I was pleased to attend an on-campus lecture this week presented by Dr. Thomas Rogers. He is an Associate Professor in the College whose interests focus on modern Latin American history—especially Brazil—labor and environmental history, and Afro-Latin American history. Dr. Rogers is currently working on a book entitled Agriculture’s Energy: Development and Hunger During Brazil’s Ethanol Boom that discusses the advent of agriculture in Brazil, and how that played a role in shaping the country.
Dr. Rogers’s talk entitled “Environmental History’s Audience Challenge” highlighted some of the key points from his new book, and also sought to address the importance and use of environmental history. I would not describe myself as a history buff by any means, and this talk helped me to see more clearly how important history can be.
A brief synopsis of Brazil’s environmental history, specifically that of the The National Alcohol Program:
Around 1975, Brazil experienced its first oil shock, which led to the need for another fuel source. Sugar cane production boomed within a few years, as more and more forests were cut down to grow cane for ethanol production. This development was very rapid, and was an important step in the modernization of Brazil, but it led to an unfortunate outcome. As sugar production increased, so did waste and pollution.
One liter of ethanol produces 15 liters of waste, which is equivalent to the daily average waste produced by 7.5 people! Tons of water is used for washing the sugar cane, and for evaporation and distillation of the ethanol. More solid waste comes from all of the husks of the sugar cane, which isn’t used in production.
This increase in pollution rates can easily be tracked through newspaper coverage. In the early 1970’s, there was little coverage on pollution, but this increased as sugar cane production made the issue hard to ignore. At one point, half of industrial pollution came from sugar cane production alone.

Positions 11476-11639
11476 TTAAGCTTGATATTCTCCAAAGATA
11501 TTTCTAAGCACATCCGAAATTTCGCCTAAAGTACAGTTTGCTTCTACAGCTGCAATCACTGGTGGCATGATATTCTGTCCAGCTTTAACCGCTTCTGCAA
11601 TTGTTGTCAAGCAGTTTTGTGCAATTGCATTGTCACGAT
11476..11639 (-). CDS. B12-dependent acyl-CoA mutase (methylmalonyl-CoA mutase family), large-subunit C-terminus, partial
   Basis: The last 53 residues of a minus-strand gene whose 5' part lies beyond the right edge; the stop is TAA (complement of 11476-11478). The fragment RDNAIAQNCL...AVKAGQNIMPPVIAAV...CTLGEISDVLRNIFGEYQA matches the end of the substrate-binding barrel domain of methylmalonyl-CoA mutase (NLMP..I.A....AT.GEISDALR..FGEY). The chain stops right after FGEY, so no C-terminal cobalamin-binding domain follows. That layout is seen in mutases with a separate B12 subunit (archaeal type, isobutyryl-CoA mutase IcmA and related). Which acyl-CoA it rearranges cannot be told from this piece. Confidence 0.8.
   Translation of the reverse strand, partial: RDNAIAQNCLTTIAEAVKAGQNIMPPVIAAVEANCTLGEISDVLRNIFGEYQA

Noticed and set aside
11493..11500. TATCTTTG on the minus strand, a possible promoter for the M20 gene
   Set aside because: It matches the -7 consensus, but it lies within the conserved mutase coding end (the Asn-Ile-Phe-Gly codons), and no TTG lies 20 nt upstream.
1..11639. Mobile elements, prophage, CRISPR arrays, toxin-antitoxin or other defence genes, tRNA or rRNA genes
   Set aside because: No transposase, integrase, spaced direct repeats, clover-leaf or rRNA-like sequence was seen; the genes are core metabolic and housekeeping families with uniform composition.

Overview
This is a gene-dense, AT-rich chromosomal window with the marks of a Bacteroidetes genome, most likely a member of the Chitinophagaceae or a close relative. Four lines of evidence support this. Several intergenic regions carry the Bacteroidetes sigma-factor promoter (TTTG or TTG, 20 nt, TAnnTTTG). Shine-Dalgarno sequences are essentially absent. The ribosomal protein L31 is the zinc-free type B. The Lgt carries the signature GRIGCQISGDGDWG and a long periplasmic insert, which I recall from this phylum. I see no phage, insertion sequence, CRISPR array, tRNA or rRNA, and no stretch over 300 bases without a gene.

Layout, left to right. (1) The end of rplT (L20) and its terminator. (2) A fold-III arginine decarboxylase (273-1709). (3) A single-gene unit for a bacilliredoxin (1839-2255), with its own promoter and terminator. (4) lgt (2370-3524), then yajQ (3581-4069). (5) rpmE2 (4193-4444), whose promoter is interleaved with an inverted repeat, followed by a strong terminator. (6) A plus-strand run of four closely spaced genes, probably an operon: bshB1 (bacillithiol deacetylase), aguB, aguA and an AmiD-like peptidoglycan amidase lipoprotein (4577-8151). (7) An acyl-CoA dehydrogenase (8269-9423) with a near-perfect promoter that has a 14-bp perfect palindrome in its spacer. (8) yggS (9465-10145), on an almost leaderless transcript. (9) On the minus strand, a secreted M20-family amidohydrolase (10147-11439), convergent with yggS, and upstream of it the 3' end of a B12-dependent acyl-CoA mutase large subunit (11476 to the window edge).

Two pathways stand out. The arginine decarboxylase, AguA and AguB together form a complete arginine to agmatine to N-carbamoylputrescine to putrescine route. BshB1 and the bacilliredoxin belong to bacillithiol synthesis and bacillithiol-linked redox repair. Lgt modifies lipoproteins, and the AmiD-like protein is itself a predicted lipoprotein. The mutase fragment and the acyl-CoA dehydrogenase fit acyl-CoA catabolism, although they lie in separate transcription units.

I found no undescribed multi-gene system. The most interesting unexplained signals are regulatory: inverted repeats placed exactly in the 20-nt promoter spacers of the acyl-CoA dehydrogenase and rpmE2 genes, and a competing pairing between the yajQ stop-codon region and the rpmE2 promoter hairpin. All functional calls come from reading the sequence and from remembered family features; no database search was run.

Why is this especially interesting to us? Because of what happened after.
A very clear process of steps followed that instituted more control around the growing issue of pollution. This process was similar to the creation of the Environmental Protection Agency (EPA) in the United States. It especially follows a similar waste case study that occurred in Hawaii just a few years prior to the process in Brazil, which goes like this:
- An aggressive industry creates some kind of environmental effect [Waste from massive sugar cane industry]
- Local activism leads to activism at a more federal level [Local areas protesting the waste in their watersheds]
- State action is triggered as a response to activism efforts
- Government action increases as activism moves up to the federal level [More pollution controls were instituted]
While this pattern is not a catchall for what happens during the modernization of agriculture and other industries, it does point us toward interesting patterns of development and responses at all levels of society.
What is the use of studying this and other aspects of environmental history?
This question reaches further into the future. Dr. Rogers described that the future of history is storytelling. That is, taking lessons from history and composing a narrative that tells a story to anyone willing to read it. People tend to approach history with the perspective that the world is a given and set in stone, but with history as a form of story telling this apprehension can be transformed into a thoughtful understanding of the world as made.
These lessons of history can be applied to policy, especially when considering the consciousness of the public-at-large, or when considering who may be an expert on recent issues. These lessons are also important for students, because in many ways historians = teachers.